Wednesday, 6 August 2014

Handheld moths

Children and moths are a pretty reliable combination in my experience and so it proved on Monday when three young cousins came to stay. A Poplar and an Elephant Hawk proved largely docile - indeed in the Poplar's case quite interested in exploring one of the children, working its way up from his arm to his ear - see below:

Children seem to know a lot more about the natural world than we did, too, mostly through the internet and school but with a fair amount of practical experience as well. This family had just had a happy time in the butterfly house at Birmingham's botanical gardens in Edgbaston and were full of information about the various species and their engaging life cycle.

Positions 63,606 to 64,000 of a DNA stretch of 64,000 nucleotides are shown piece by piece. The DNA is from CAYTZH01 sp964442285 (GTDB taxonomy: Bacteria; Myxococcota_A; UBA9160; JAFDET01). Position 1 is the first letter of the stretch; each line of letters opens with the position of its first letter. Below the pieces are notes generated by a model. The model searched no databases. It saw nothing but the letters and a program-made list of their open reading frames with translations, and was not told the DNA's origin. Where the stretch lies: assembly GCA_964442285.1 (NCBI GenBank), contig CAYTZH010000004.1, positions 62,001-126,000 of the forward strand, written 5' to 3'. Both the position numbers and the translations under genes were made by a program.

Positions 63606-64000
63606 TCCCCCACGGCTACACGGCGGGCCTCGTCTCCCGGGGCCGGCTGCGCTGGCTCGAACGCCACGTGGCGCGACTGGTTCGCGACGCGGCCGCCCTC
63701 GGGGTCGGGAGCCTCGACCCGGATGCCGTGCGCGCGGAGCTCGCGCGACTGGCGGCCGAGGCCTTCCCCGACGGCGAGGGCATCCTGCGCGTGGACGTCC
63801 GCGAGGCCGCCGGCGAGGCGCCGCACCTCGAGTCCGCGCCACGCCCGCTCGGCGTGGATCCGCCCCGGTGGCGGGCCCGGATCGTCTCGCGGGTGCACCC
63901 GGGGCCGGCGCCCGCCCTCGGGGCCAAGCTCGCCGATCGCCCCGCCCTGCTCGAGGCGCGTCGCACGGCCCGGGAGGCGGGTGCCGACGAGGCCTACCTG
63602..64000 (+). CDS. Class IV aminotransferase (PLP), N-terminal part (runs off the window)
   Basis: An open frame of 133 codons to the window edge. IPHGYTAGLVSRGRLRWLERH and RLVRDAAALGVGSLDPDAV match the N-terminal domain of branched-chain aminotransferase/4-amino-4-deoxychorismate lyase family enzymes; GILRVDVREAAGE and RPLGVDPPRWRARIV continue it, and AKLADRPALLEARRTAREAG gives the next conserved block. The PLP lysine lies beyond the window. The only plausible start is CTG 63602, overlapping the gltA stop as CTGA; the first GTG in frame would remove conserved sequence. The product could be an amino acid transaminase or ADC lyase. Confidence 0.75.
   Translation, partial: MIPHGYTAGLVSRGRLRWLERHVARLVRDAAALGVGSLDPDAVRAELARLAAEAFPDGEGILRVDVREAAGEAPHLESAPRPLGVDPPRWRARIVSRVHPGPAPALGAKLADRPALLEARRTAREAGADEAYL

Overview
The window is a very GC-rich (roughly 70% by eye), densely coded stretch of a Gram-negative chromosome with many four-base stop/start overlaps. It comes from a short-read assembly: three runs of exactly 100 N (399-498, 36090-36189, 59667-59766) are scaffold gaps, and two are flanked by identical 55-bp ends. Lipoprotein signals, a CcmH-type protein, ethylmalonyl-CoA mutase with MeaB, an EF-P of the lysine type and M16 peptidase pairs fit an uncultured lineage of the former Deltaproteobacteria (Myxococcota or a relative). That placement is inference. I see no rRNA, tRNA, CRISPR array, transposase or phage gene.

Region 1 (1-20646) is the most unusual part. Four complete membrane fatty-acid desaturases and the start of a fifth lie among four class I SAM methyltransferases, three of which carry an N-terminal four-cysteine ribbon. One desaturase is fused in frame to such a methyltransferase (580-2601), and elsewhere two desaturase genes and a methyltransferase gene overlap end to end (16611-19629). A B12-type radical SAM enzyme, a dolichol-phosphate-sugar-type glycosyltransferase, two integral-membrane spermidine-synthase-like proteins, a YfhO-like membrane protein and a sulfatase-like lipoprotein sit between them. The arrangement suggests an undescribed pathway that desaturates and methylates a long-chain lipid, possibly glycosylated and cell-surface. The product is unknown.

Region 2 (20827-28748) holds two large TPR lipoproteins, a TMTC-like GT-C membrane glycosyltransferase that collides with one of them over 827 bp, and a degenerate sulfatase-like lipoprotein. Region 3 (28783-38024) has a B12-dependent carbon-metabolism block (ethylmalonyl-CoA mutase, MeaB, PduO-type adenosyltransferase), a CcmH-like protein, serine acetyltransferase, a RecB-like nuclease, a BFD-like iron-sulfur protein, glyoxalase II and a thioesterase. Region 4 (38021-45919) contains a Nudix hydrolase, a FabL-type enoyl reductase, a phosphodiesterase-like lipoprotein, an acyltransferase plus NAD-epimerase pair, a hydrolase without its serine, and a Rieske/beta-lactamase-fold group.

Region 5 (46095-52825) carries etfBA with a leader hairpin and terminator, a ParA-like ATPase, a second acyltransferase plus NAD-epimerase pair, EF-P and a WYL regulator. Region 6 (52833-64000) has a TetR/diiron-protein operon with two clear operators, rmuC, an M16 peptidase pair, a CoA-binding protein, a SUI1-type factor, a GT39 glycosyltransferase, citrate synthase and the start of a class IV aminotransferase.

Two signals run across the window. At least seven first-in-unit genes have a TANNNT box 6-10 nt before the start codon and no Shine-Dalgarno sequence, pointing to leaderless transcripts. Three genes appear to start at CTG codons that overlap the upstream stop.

The moths put on a good performance with that lovely creature the Black Arches the star, in my opinion. Here it is:

Its zebra pattern provided the opportunity for a chat about dazzle camouflage and the advantages of breaking up the shape of anything which wants to hide. 

A Swallow Prominent meanwhile perched in its familiar crouch on a wheelbarrow handle (above), so skilfully that it looked at a casual glance like part of the curving metal. But the young entomologists caught up with it and got busy with their photo-phones.

There was also this nice Thorn - August or September I think; alas I do not have the skills to tell them apart. Meanwhile my backlog of IDs to do mounts up and I must do one of those rather tedious posts soon, showing all the ones whose identities defy me.

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